Worldwide, the number of people with type 2 diabetes has quadrupled over 35 years, rising from 108 million in 1980 to 422 million in 2014. This is expected to climb to 642 million by 2040. Type 2 diabetes affects almost 1 in 10 adults in the UK and costs the NHS about £14bn a year.

Type 2 diabetes is usually treated with medication and in some cases, bariatric surgery to restrict stomach capacity, which has also been shown to reverse the disease.

“Rather than addressing the root cause, management guidelines for type 2 diabetes focus on reducing blood sugar levels through drug treatments. Diet and lifestyle are touched upon, but diabetes remission by cutting calories is rarely discussed,” said Taylor.

“A major difference from other studies is that we advised a period of dietary weight loss with no increase in physical activity, but during the long-term follow up increased daily activity is important. Bariatric surgery can achieve remission of diabetes in about three-quarters of people, but it is more expensive and risky, and is only available to a small number of patients.”

The trial results, published in the Lancet and presented at the International Diabetes Federation Congress in Abu Dhabi, show that after one year, participants had lost an average of 10kg, and nearly half had reverted to a non-diabetic state.

There were 298 adults on the trial aged 20–65, who had been diagnosed with type 2 diabetes within the last six years, from 49 primary care practices in Scotland and Tyneside. Half of the practices put their patients on the very low calorie diet, while the rest were a control group, in which patients received usual care. Only 4% of the control group managed to achieve remission.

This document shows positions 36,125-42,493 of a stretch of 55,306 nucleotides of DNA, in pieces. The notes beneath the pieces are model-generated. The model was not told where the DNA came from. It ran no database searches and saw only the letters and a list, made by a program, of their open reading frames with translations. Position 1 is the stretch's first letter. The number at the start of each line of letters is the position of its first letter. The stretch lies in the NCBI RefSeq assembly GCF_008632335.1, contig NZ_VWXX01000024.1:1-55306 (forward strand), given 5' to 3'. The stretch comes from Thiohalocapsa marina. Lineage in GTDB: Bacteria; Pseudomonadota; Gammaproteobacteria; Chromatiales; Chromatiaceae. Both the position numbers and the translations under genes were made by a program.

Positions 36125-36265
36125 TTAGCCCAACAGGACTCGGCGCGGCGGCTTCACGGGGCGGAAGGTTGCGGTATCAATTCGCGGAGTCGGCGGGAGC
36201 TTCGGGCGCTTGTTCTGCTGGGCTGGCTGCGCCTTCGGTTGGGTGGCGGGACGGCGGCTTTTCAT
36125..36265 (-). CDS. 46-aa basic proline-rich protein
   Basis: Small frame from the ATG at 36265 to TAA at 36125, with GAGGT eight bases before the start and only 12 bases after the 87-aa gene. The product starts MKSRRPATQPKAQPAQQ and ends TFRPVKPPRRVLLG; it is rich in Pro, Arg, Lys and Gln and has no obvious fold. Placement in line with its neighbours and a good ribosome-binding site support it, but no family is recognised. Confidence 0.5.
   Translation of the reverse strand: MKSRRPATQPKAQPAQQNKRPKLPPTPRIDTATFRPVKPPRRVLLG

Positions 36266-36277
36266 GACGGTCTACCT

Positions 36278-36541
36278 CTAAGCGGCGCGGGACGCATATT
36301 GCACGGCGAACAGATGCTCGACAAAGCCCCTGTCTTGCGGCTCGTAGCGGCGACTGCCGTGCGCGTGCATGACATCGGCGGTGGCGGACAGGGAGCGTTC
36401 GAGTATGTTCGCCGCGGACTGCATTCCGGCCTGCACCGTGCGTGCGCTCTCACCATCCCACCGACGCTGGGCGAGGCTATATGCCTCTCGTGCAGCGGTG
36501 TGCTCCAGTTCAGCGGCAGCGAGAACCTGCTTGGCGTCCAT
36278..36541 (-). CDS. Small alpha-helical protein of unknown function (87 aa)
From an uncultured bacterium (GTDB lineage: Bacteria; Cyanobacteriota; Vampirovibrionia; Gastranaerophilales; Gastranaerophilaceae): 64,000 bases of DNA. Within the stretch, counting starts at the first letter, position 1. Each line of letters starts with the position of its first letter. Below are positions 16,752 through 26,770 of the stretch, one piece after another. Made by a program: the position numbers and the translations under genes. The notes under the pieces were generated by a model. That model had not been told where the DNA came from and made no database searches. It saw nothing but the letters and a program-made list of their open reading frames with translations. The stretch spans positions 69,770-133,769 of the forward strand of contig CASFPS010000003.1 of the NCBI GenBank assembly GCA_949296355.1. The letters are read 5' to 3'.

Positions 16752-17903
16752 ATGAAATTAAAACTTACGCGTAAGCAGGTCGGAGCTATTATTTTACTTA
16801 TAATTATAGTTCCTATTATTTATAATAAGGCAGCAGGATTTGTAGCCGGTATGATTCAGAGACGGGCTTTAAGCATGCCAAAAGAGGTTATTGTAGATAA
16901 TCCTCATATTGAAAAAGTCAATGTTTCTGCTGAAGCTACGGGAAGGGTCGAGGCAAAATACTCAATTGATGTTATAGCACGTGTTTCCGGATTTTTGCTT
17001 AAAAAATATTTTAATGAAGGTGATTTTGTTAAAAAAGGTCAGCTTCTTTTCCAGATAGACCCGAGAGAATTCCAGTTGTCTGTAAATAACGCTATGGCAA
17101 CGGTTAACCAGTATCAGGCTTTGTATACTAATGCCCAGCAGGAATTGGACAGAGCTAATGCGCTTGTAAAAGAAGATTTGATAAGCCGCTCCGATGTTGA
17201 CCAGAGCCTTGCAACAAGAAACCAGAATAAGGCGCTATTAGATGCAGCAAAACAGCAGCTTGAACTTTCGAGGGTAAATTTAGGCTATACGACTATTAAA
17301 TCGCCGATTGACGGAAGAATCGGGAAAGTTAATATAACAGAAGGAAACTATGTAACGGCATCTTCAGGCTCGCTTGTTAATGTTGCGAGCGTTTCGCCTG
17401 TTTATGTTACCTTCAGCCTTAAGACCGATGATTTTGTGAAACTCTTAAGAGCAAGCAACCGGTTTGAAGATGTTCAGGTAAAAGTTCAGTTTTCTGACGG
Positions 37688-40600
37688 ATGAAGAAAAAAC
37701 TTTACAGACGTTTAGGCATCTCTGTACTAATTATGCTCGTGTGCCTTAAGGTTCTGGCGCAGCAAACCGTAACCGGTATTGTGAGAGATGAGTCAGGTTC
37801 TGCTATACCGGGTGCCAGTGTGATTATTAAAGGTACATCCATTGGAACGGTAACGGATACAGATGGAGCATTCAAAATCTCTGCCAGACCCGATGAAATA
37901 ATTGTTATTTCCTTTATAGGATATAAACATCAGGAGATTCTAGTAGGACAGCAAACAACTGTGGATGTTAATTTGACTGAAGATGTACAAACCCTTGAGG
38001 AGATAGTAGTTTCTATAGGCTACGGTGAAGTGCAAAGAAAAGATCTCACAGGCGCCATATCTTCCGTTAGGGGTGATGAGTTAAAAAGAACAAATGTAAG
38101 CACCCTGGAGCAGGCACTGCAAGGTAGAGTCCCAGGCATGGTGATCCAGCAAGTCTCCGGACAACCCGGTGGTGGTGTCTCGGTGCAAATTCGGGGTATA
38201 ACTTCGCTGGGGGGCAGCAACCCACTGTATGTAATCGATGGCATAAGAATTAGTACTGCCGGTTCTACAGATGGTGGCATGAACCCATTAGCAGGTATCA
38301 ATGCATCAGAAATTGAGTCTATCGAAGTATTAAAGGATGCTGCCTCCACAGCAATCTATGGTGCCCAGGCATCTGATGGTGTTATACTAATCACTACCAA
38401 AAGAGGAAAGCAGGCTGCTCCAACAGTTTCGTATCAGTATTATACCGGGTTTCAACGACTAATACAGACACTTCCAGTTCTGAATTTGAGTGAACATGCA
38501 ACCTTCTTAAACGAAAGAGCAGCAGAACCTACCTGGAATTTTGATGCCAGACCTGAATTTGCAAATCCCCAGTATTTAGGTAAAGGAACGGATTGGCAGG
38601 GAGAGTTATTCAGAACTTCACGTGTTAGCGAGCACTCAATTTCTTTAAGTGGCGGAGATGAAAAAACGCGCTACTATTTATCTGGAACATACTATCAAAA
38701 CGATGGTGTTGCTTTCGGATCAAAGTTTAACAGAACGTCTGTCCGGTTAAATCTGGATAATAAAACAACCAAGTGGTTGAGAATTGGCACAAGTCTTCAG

The diet was a formula of 825–853 calories per day for 3 to 5 months, followed by the stepped reintroduction of food over two to eight weeks. The participants were all given support throughout, including cognitive behaviour therapy and were encouraged to exercise.

“Our findings suggest that even if you have had type 2 diabetes for six years, putting the disease into remission is feasible”, says Prof Michael Lean from the University of Glasgow who co-led the study. “In contrast to other approaches, we focus on the need for long-term maintenance of weight loss through diet and exercise and encourage flexibility to optimise individual results.”

Isobel Murray, 65 from North Ayrshire, was one of those who took part. Over two years she lost three and a half stone (22kg) and no longer needs medication. “It has transformed my life,” she said. “I had type 2 diabetes for two to three years before the study. I was on various medications which were constantly increasing and I was becoming more and more ill every day.

“When the doctors told me that my pancreas was working again, it felt fantastic, absolutely amazing. I don’t think of myself as a diabetic anymore.”

Taylor said that the trail shows that the very large weight losses that bariatric surgery can bring about are not necessary to reverse the disease. “The weight loss goals provided by this programme are achievable for many people. The big challenge is long-term avoidance of weight re-gain,” he said.

Radical diet can reverse type 2 diabetes, new study shows

A radical low-calorie diet can reverse type 2 diabetes, even six years into the disease, a new study has found.

The number of cases of type 2 diabetes is soaring, related to the obesity epidemic. Fat accumulated in the abdomen prevents the proper function of the pancreas. It can lead to serious and life-threatening complications, including blindness and foot amputations, heart and kidney disease.

A new study from Newcastle and Glasgow Universities shows that the disease can be reversed by losing weight, so that sufferers no longer have to take medication and are free of the symptoms and risks. Nine out of 10 people in the trial who lost 15kg (two-and-a-half stone) or more put their type 2 diabetes into remission.